Senate Set to Vote to Expand Stem-Cell Research The Senate on Monday takes up a bill likely to pass and prompt the first veto of the Bush presidency. It would relax restrictions the president himself imposed on funding of research using stem cells from human embryos.
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Senate Set to Vote to Expand Stem-Cell Research

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Senate Set to Vote to Expand Stem-Cell Research

Senate Set to Vote to Expand Stem-Cell Research

Senate Set to Vote to Expand Stem-Cell Research

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  • <iframe src="" width="100%" height="290" frameborder="0" scrolling="no" title="NPR embedded audio player">
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Senate Minority Leader Harry Reid (D-NV, left) urges Senate Majority Leader Bill Frist (R-TN) to take up a bill to relax restrictions on embryonic stem-cell research during a May press conference. Sen. Ted Kennedy (D-MA) looks on. Getty Images hide caption

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The Senate will begin 12 hours of debate Monday — with votes to follow on Tuesday — on three separate stem-cell bills. Under an agreement reached to bring the bills to the Senate floor, each will have to win 60 votes in order to pass, and no amendments will be permitted. A look at the bills up for a vote:


HR 810: This is the primary bill in the current debate. It would expand federal funding for research on embryonic stem cells beyond the limits set by President Bush in August 2001. For example, it would allow federal funding for research on cell lines derived from embryos left over from in vitro fertilization attempts after Aug. 9, 2001. The bill would also impose ethical protections on the research, including requirements that donors not receive money or other inducements for the embryos.


The House bill passed 238-194 in May 2005. Because no amendments are allowed under the Senate deal, if the bills passes, it will go directly to the president. If President Bush vetoes it, as promised, it would become the first veto of the Bush presidency.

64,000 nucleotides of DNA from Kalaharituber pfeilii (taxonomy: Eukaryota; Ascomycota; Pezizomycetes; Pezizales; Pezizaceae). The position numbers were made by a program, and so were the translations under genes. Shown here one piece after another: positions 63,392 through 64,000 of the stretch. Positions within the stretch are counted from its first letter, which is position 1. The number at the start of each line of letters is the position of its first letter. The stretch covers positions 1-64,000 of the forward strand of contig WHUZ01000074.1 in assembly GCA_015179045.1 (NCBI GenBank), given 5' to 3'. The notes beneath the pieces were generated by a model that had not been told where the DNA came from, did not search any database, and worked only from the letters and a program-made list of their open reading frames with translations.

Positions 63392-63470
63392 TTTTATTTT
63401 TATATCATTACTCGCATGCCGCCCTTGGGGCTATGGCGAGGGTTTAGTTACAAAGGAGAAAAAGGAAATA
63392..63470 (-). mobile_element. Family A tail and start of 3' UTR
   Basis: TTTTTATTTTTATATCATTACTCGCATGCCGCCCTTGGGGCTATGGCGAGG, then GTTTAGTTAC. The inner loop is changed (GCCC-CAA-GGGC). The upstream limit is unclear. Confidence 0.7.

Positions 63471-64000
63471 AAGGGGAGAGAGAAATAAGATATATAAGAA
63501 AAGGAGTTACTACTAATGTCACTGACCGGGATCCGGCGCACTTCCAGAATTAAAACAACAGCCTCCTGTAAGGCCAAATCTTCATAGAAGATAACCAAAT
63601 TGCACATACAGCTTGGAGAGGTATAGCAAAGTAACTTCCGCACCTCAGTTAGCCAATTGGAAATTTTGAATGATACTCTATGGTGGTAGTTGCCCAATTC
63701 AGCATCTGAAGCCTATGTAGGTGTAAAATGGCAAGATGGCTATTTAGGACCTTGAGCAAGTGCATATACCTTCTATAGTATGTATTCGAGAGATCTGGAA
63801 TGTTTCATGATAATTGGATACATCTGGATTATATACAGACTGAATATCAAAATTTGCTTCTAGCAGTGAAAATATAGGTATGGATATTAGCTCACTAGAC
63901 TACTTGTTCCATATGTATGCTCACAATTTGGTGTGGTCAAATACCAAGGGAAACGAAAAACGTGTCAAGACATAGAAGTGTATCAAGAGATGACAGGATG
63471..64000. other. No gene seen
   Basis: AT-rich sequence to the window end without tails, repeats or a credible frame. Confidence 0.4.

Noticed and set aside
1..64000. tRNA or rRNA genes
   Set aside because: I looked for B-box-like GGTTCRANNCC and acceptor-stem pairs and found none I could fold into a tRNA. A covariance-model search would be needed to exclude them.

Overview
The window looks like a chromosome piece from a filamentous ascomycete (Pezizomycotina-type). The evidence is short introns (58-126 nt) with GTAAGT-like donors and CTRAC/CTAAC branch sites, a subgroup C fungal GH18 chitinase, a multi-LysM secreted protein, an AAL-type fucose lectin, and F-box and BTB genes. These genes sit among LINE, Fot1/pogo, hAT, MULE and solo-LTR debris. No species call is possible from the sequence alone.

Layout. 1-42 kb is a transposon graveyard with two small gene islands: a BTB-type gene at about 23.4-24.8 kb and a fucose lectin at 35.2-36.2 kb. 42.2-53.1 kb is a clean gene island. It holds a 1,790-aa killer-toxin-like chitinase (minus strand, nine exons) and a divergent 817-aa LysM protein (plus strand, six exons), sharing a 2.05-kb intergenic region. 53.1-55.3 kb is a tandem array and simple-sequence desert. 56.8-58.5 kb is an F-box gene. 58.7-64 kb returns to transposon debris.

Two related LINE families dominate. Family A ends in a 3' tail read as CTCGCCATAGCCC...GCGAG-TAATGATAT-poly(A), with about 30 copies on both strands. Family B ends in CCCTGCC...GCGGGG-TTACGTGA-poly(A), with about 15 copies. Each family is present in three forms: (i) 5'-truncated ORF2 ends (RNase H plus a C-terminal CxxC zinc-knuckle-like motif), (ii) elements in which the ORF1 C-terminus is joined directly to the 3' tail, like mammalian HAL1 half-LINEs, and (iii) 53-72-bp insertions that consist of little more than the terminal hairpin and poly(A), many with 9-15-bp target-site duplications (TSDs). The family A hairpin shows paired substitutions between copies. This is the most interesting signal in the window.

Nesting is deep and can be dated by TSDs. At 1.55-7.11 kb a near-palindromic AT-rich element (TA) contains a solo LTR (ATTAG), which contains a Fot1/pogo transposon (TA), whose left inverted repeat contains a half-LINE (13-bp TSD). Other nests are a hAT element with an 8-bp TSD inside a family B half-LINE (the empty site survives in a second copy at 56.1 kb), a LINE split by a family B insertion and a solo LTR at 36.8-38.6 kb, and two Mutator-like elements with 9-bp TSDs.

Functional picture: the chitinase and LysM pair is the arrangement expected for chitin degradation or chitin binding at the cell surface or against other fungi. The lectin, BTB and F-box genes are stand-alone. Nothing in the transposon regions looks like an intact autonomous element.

The other two bills are far less controversial; both are expected to pass easily.


S 2754: This bill would authorize funding for the National Institutes of Health to research ways to obtain "pluripotent" stem cells without harming human embryos.


A pluripotent stem cell is one that, in principle, can become just about any specialized cell type in the human body. Right now, deriving pluripotent stem cells typically means destroying an embryo. The bills aim to spur research into ways to harvest pluripotent stem cells without harming the embryo, or to find other sources of the cells.


The legislation is sponsored by Pennsylvania's Republican senators, Arlen Specter and Rick Santorum, who are on opposite sides of HR 810, the main bill to expand federal funding. Specter supports HR 810; Santorum opposes it.


S 3504: Known as the Fetus Farming Prohibition Act of 2006, this bill was introduced on June 13. It is designed to prevent scientists from soliciting or using tissue from a woman who became pregnant for the express purpose of donating fetal tissue for research. It also bans the use of human tissue that was gestated in the uterus of a non-human animal. The measure is sponsored by Santorum and Sen. Sam Brownback (R-KS), both of whom are vocal opponents of HR 810. — Julie Rovner


When it comes to embryonic stem cells, you can find just about any opinion you like: They are an untapped elixir of life; they will lead to embryo "farms" where potential lives are snuffed out. NPR science correspondent Joe Palca looks at the facts and fictions behind stem-cell science:

The first embryonic stem cells were isolated in mice in 1981. But it wasn't until 1998 that researchers managed to derive stem cells from human embryos. That kicked into full gear an ethical debate that continues to this day. A look at key moments in the controversy so far: